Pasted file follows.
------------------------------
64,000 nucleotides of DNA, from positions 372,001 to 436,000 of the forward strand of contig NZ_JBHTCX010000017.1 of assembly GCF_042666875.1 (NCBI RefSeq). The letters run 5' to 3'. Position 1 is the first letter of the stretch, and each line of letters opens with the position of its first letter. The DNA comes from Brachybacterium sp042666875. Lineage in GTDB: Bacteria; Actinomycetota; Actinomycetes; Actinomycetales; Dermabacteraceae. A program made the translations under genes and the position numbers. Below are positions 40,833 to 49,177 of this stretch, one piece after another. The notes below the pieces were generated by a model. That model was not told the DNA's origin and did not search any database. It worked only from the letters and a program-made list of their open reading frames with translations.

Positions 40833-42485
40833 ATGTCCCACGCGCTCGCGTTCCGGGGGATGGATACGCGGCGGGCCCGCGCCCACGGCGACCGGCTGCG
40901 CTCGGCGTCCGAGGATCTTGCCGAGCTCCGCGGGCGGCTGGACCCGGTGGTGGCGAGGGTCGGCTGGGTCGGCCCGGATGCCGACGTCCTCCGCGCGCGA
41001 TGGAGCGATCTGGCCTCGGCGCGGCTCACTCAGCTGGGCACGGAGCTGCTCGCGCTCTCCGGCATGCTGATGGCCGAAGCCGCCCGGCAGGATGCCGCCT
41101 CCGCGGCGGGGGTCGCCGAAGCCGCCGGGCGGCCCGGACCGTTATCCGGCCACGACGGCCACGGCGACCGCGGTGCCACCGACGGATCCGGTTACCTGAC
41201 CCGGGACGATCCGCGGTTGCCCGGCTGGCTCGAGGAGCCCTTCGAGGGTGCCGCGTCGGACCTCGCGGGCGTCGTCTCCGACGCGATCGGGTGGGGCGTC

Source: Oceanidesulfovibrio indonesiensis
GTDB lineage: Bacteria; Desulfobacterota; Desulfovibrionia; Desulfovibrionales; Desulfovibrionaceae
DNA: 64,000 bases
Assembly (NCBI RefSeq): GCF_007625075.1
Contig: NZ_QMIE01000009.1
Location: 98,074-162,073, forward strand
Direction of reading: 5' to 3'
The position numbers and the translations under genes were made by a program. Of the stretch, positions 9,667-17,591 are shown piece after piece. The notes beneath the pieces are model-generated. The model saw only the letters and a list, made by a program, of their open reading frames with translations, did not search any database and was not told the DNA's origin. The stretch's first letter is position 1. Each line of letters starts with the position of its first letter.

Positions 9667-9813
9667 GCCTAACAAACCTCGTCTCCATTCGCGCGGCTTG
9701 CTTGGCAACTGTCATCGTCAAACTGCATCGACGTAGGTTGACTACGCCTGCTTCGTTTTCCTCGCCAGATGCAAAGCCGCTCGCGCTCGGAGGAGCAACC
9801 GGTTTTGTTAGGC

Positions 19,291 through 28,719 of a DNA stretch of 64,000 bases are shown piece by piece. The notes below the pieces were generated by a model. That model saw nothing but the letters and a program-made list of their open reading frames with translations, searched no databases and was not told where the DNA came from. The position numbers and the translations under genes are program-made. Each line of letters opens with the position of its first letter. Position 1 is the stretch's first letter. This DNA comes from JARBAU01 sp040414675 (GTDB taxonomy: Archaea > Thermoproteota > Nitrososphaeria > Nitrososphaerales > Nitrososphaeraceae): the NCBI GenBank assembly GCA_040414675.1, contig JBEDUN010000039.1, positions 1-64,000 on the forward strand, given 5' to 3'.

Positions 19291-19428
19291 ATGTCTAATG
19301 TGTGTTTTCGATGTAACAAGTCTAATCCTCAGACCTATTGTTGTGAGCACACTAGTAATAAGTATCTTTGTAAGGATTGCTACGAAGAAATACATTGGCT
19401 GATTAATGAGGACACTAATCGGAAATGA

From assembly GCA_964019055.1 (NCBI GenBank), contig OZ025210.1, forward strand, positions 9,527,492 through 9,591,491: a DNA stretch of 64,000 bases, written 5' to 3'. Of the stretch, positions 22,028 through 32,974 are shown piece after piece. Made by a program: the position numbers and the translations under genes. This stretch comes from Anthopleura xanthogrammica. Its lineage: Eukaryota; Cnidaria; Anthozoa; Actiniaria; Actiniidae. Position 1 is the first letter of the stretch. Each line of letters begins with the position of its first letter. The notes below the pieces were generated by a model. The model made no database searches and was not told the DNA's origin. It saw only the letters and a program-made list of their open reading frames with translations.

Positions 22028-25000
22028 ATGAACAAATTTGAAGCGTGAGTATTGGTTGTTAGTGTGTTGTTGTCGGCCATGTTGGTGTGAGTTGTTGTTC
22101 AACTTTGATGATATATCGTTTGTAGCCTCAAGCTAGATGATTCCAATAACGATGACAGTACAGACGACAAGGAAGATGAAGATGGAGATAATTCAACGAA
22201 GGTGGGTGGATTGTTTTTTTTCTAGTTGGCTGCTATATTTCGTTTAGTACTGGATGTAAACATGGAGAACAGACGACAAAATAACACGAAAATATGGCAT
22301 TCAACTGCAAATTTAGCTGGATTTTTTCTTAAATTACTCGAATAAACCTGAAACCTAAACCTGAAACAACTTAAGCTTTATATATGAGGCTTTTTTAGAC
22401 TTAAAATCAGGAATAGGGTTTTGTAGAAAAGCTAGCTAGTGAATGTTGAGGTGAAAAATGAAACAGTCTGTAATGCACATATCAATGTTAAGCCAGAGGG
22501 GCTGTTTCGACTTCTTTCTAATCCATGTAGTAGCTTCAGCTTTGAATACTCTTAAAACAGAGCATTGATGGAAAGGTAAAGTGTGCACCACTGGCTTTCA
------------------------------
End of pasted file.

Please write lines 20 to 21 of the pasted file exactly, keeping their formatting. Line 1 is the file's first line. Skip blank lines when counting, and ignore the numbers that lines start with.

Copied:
Positions 19,291 through 28,719 of a DNA stretch of 64,000 bases are shown piece by piece. The notes below the pieces were generated by a model. That model saw nothing but the letters and a program-made list of their open reading frames with translations, searched no databases and was not told where the DNA came from. The position numbers and the translations under genes are program-made. Each line of letters opens with the position of its first letter. Position 1 is the stretch's first letter. This DNA comes from JARBAU01 sp040414675 (GTDB taxonomy: Archaea > Thermoproteota > Nitrososphaeria > Nitrososphaerales > Nitrososphaeraceae): the NCBI GenBank assembly GCA_040414675.1, contig JBEDUN010000039.1, positions 1-64,000 on the forward strand, given 5' to 3'.

Positions 19291-19428